Scott and Dan hit up the comics racks from 46 years ago…
This week for RETRO HOT PICKS, Scott Tipton and I are selecting comics that came out the week of July 12, 1977.
Last time for RETRO HOT PICKS, it was the week of July 5, 1963. Click here to check it out.
(Keep in mind that comics came out on multiple days, so these are technically the comics that went on sale between July 9 and July 15.)
So, let’s set the scene: Jimmy Carter was in his first and only presidential term but all the action this week was about 225 miles northeast of Washington, in New York City.
The summer of 1977 is one of the city’s watershed seasons and this week was its nadir — just before 9:30 p.m. on July 13, the city was plunged into darkness by a massive power failure, beginning a catastrophic night of looting and fires that tore the city apart. New York’s power came back in stages the next morning but the entire city would not be back online until just before 10:40 the night of July 14.
According to the City University of New York’s Baruch College, close to 4,000 arrests were made, with countless others avoiding the authorities entirely. The city’s Fire Department, meanwhile, fought over 1,000 fires, all while dealing with twice the usual number of false alarms.
The blackout encapsulated the city’s troubles in the 1970s. Under Mayor Abe Beame, New York’s financial crisis had gone from bad to worse, and 1977 featured a high-pitched battle to replace him. Ed Koch, Mario Cuomo and Bella Abzug were among the candidates for mayor, as Beame struggled to maintain support. It was a bare-knuckle political brawl and probably the most contentious NYC mayoral campaign in modern history. (Koch would ultimately win and become the face of the city through the end of the 1980s.)
While all this was going on, New York was in the grip of another kind of terror — a serial killer calling himself the Son of Sam (and whom the media also called the .44 Caliber Killer) was stalking the city streets and taunting the authorities and media with depraved messages.
While the city was on fire, the murderer’s identity remained a mystery and the shroud of fear stretched well beyond the city’s borders. (As a 10-year-old I was terrified to walk the dog at night in suburban Highland Park, N.J., because I was so worried that Son of Sam was waiting around that next row of hedges.) One of history’s most notorious killers, David Berkowitz would finally be captured in August. He later pleaded guilty to eight shootings.
If you want to know a lot more about the summer of ’77 — including the New York Yankees’ return to greatness and the great Reggie Jackson-Thurman Munson-Billy Martin-George Steinbrenner quadrangle — pick up Jonathan Mahler’s Ladies and Gentlemen, the Bronx Is Burning, an outstanding chronicle of a spectacularly dramatic time.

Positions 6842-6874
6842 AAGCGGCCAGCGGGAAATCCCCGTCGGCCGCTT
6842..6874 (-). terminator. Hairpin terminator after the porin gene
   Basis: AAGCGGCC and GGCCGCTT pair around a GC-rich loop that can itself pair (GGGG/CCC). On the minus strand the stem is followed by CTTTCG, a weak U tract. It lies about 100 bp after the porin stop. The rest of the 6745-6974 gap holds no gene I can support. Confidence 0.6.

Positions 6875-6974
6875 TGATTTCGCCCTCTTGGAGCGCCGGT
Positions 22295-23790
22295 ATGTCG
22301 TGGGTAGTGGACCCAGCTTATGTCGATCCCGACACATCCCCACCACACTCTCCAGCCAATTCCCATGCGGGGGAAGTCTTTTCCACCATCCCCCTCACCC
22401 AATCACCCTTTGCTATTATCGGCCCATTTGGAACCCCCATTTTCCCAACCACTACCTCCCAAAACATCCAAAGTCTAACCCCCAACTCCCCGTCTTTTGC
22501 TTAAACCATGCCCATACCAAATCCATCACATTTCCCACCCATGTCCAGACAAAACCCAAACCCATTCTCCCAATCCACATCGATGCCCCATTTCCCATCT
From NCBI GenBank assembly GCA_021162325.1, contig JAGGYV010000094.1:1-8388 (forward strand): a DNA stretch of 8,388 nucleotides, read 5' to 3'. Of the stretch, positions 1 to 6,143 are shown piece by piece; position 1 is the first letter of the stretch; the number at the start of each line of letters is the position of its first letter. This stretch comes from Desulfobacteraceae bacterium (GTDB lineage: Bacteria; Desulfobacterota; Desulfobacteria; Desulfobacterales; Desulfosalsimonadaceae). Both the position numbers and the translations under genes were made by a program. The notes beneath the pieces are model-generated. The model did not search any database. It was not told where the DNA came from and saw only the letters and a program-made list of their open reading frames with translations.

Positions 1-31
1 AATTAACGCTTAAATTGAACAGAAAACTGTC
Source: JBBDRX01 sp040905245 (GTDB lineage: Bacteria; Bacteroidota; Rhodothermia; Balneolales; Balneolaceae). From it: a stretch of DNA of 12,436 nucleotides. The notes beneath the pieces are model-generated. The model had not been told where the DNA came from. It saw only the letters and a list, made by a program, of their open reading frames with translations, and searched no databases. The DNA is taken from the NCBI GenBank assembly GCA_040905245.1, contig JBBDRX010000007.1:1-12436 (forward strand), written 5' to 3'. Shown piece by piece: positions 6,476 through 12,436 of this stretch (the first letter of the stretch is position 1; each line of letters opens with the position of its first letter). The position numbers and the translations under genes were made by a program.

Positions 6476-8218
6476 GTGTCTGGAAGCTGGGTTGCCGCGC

But it wasn’t all mayhem and horror (and great sports drama): Star Wars had exploded onto screens and was not only the dominant movie of the summer, remaining at No. 1 nationally for most of the season and into the fall, it was a monumental pop-culture phenomenon. Star Wars — as we simply called it then — was everywhere.
It was summer rerun season so the top program in the Nielsens was a TV airing of the 1975 Charles Bronson flick Breakout. The most popular regular shows at the time included Charlie’s Angels, Laverne & Shirley and Happy Days.
Hey, there’s no accounting for taste: Shaun Cassidy’s cover of Da Doo Ron Ron was the best-selling single in America. Every girl I knew loved it. Barry Manilow’s Looks Like We Made It was at No. 2, followed by Alan O’Day’s Undercover Angel at No. 3. But one of the grooviest riffs of the ’70s could be found at No. 8 — Jet Airliner by the Steve Miller Band. Bill Conti’s Rocky theme, Gonna Fly Now, meanwhile, was at No. 11.
The No. 1 album on the Billboard 200? Barry Manilow Live. Fleetwood Mac’s epochal Rumours was at No. 3, with Peter Frampton’s I’m In You sandwiched in between.
Big ol’ jet airliner, don’t carry me too far away…
Dan Greenfield, editor, 13th Dimension
Teen Titans #50, DC Comics. The highlight of the Titans’ first revival — the introduction of Titans West! What a gas! I always thought Golden Eagle was a bit of a chump, though.
Scott adds: Here come the Teen Titans West! I was always fascinated to see the original Bat-Girl from the early Sixties running around in the Seventies. (Dan adds: Me too! So much fun!)
Star Wars #4, Marvel. Obi-Wan and Darth Vader, dueling again for the first time, as Luke, Leia and Han try to escape the Death Star!
The Amazing Spider-Man #173, Marvel. Len Wein! Ross Andru! Jim Mooney! John Romita! The Molten Man! Yes!
Archie #265, Archie Comics. Another sure sign of the ’70s — CB radios!
Master of Kung Fu #57, Marvel. The mere idea of Shang-Chi fighting the Red Baron in a soaring biplane should be enough to get you to buy this.
Tarzan Annual #1, Marvel. Great cover by John Buscema.
Scott Tipton, contributor-at-large, 13th Dimension
Captain America #214, Marvel. If you’ve never read any of Jack Kirby’s ’70s stint writing and drawing Cap, you owe it to yourself to buy some. This is some beautiful high-octane crazy.
Aquaman #58, DC Comics. He doesn’t get as much press as Black Manta or even Ocean Master, but logically, it does seem like the Fisherman should be Aquaman’s arch-enemy.
Super Friends #7, DC Comics. Zan and Jayna, the Wonder Twins, make their comic-book debut!
Dan adds: Hey, have you checked out The World’s Greatest Super Friends Podcast? You should!
— RETRO HOT PICKS! On Sale The Week of July 5 — in 1963! Click here.
— RETRO HOT PICKS! On Sale The Week of June 28 — in 1982! Click here.